Interview: Kamel Moula
What are some of the biggest challenges faced by the private sector in Algeria?
KAMEL MOULA: The most common companies in Algeria are family-owned businesses. Since the opening of the market, we have witnessed a proliferation of family businesses, which today account for 60% of GDP. While these companies have managed to develop fast, it is still important to highlight the challenges they face. Governance within family-owned businesses is a key issue, as well as unfair competition that undermines domestic production. In order to provide the private sector with the necessary support, administrative reform is needed to enable the development of productive investment. All auxiliaries to the development of investment must work together to stimulate the industrial sector. Moreover, contribution from the national investment fund is vital in supporting Algerian companies during their creation, expansion and programme design.
How will the reinstatement of documentary remittance and documentary credit impact imports?
MOULA: Article 8 of the Finance Law calls for the easing of transaction procedures for importing companies, enabling them to increase production volumes. Although the reinstatement of the documentary remittance has solved the money transfer issue, it has also caused serious delays in the collection of business transaction documents. The submission of documents occurs at a different time to the delivery of the merchandise stored in the ports, resulting in unnecessary costs. It would make more sense to ease the freight forwarders’ task by allowing them to conduct Customs clearance procedures upon delivery of goods. Free transit remains the most viable approach to freeing companies from this disincentive to their development.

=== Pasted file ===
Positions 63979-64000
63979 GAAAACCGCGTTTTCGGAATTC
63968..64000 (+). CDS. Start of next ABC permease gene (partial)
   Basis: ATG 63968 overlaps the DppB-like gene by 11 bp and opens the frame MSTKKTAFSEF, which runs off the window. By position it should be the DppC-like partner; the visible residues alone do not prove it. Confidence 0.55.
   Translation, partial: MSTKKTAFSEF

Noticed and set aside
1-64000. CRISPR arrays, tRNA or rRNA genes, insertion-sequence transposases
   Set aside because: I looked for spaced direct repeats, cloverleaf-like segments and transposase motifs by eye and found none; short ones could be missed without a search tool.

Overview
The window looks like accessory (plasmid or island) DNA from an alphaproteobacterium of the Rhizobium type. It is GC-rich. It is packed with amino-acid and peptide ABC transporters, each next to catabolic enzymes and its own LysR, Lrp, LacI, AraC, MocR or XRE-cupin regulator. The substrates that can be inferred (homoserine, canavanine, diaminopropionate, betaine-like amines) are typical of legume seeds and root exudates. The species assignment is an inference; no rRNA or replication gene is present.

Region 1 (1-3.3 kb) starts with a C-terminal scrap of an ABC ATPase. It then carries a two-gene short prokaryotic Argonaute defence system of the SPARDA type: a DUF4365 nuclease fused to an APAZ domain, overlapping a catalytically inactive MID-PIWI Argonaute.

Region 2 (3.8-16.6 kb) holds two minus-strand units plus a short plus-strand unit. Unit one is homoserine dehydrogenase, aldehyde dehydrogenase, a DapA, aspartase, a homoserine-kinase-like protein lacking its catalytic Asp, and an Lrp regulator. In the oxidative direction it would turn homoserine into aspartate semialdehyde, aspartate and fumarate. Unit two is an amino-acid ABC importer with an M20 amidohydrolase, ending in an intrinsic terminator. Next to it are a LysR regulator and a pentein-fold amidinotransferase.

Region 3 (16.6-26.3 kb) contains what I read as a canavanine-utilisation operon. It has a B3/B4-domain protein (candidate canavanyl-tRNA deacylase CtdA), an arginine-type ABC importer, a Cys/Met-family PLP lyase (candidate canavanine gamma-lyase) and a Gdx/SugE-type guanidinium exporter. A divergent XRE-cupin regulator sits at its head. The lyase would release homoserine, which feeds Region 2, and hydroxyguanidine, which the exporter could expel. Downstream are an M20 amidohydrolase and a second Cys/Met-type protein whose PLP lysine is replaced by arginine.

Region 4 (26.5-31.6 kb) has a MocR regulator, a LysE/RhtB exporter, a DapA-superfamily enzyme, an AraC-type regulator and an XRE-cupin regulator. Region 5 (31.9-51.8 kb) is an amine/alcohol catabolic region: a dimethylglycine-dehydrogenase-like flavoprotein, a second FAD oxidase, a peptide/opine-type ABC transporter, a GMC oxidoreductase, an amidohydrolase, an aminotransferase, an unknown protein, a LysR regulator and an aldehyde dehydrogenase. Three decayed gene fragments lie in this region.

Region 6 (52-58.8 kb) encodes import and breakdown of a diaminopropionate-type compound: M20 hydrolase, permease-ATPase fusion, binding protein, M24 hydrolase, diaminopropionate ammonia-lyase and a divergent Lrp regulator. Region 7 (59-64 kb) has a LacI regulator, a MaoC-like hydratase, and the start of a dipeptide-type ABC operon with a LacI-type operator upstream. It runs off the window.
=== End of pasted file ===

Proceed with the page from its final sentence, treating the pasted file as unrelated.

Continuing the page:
What will be the long-term impact on the export sector of the free trade agreement with the EU?
MOULA: Algeria’s trade balance with the EU, excluding hydrocarbons, shows a significant deficit. Algerian expectations following the signing of the free trade agreement have yet to be achieved. This is demonstrated by the postponement of the establishment of a free trade zone from 2017 to 2020, as well as the reinstatement of a Customs tax for certain products.
The trade analysis at the end of the first quarter of 2014 showed an 8% coverage of the free trade agreement for imports and exports, resulting in a €9.56bn import bill and a €808.6m export bill. However, Algeria’s neighbours have a much higher cover rate; Tunisia achieved 85% coverage with the EU when the pricing scheme was dismantled in 2010.
Algeria also benefits from a competitive advantage in several sectors such as agriculture, and its agro-climatic diversity enables diversified production year round. There is also vast availability of non-exploited agricultural land, estimated at more than 40,000 ha.
The petrochemicals industry has potential too, as Algeria only exports fertilisers and ammonia to the EU. The renewable energy segment is also promising. The project to produce solar energy in the Sahara positions Algeria as a future electricity supplier to the EU. Lastly, there is strong potential in the mining industry, with Algeria having more than 32 identified mineral substances, including steel, phosphate, marble, lead, zinc, copper and precious metals such as silver and gold.
How can Algeria further strengthen collaboration between the private sector and universities?
MOULA: Conventional partnerships have been signed with the universities of Saad Dahlab in Blida, Médéa, Chlef and Khemis Miliana. Student mobility agreements signed with foreign universities work to enhance the development of international exchange programmes in the education sector and foster further international research and development (R&D). Such collaboration is vital for innovation in the economic and higher education sectors. Furthermore, technical training in the education sector helps to open new doors for students and makes them employable after graduating.
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